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Pressure Drop from System Piping
Soil depressurization is induced by airflow out of the soil. Airflow is created by a fan which is working against the resistance to airflow of both the sub-slab material and the piping. In many cases the piping and fittings are the greater resistance.
Total system resistance is the airflow resistance of the pipe and all of the elbows. The resistance to airflow in each elbow is typically determined in equivalent straight feet of piping. In other words a sweep 90 degree elbow might have the same resistance to airflow as six feet of straight pipe. If you know the typical equivalent straight pipe footage of each elbow you can add up each type of fitting in a system and multiple the quantity by the equivalent footage for that fitting and add that footage to the straight footage of piping.
The approximate equivalent footage of different size fittings is given in first table below. This gives the total equivalent straight footage of pipe for a system. If the system has only one suction hole the resistance of all the piping and fittings can be determined by the graphs below. The pressure drop is displayed in the graphs below for 100 equivalent feet of piping. The total equivalent footage (straight pipe footage and all of the equivalent footage of fittings) is divided by 100 and then multiplied by the pressure drop of the piping size and airflow rates of the graph below.
1) You need to know the speed of the airflow (CFM) to make this calculation.
2) Pressure drop increases with airflow
3) Pressure drop decreases if pipe size increases but airflow stays the same
4) As pipe size increases the equivalent footage of pipe fittings increases
5) Elbows with hard edge turns have more than double the pressure drop of sweep turns.
Every PVC fitting has an airflow resistance that is approximately equal to the footage given in the table below. For example each 4" 90 degree sweep elbow adds the equivalent of 6 feet of straight pipe resistance while a 4" 90 degree sharp edged elbow adds 15 feet of equivalent straight pipe resistance.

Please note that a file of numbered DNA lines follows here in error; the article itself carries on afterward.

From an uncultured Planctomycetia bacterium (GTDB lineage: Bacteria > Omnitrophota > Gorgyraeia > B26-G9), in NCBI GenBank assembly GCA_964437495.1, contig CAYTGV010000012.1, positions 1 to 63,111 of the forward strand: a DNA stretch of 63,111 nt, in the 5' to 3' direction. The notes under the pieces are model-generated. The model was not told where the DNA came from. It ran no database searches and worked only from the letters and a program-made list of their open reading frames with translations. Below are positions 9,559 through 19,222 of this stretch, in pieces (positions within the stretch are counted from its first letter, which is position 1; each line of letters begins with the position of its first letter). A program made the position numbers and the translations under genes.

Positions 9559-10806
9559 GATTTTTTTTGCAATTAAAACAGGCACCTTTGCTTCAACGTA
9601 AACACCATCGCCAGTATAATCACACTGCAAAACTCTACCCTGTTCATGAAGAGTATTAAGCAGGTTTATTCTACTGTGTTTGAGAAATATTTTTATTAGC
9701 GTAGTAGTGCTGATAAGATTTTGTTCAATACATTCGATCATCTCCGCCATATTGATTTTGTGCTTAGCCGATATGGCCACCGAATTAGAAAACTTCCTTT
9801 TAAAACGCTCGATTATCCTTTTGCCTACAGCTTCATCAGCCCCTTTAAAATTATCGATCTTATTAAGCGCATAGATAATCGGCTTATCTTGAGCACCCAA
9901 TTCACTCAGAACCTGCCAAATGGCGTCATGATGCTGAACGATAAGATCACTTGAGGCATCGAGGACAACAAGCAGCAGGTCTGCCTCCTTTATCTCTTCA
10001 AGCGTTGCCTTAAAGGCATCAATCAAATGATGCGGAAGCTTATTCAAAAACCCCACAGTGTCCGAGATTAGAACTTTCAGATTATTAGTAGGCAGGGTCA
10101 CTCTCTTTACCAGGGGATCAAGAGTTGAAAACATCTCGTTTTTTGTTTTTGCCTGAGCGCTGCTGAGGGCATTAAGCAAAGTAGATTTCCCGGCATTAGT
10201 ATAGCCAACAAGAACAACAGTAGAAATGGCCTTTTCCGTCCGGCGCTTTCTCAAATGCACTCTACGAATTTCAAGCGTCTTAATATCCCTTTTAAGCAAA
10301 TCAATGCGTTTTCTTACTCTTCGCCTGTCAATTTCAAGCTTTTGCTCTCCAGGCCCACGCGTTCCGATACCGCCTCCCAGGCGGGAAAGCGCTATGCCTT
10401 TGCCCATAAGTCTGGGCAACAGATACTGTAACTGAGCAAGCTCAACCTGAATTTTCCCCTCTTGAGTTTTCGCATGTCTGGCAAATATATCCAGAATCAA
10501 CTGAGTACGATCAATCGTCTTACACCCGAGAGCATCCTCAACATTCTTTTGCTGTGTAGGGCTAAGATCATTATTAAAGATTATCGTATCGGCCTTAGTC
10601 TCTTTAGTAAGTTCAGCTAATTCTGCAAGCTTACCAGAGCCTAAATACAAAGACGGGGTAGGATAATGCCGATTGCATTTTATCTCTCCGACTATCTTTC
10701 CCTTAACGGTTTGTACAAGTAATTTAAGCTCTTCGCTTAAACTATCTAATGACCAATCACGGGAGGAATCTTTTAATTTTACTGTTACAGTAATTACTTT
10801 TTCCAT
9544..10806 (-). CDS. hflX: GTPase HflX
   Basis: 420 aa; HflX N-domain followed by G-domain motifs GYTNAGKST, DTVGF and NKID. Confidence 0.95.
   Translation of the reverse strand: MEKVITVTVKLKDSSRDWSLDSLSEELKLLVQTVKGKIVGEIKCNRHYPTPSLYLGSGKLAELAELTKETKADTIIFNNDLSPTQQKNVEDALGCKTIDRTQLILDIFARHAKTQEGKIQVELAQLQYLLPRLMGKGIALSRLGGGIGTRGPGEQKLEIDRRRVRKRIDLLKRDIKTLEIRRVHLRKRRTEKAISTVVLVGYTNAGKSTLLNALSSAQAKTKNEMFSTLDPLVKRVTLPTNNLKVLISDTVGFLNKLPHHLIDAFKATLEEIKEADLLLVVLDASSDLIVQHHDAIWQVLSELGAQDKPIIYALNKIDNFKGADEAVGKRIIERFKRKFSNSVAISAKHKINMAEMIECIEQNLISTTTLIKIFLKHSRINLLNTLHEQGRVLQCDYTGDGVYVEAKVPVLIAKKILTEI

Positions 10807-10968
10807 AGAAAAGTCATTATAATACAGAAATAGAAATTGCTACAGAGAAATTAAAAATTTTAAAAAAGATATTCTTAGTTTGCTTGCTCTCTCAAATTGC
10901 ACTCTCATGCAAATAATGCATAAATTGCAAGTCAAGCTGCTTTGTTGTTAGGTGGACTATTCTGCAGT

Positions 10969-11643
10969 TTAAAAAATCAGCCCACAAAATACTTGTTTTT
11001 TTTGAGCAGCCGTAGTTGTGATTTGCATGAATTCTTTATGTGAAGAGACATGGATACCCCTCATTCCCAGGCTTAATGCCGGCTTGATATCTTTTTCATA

Pressure Drop Table for 100 feet of 1.5" to 6" piping at different airflows
In the pressure drop chart above the diagonal lines represent different pipe sizes. The horizontal lines represent the airflow though 100 feet of each pipe size. Where the horizontal CFM airflow lines intersect the diagonal pipe size line represents the approximate amount of pressure drop listed on the bottom horizontal line of the chart. An example is 80 CFM airflow through 100 feet of 3" PVC piping would lose about 1 inch of water column of pressure while the same airflow through 4" piping would only lose 0.3 inches of water column.
In the chart below the maximum airflow is given for 3" and 4" piping depending upon the length of pipe and the type of fan that is used. Note that an RP140 fan (20 watt) connected to 4" piping will move as much air as an HP220 (120 watt) can move through a 3" pipe.
Pipe size typically influences high air flow more than fan size.
The next chart shows the airflow difference using 6" pipe instead of 4" pipe.
Pressure Drop Table for 100 feet of 6" piping at different airflows
Pressure Drop Table for 100 feet of 4" piping at different airflows
Pressure Drop Table for 100 feet of 3" piping at different airflows
Pressure Drop Table for 100 feet of 2" piping at different airflows
Pressure Drop Table for 100 feet of 1.5" piping at different airflows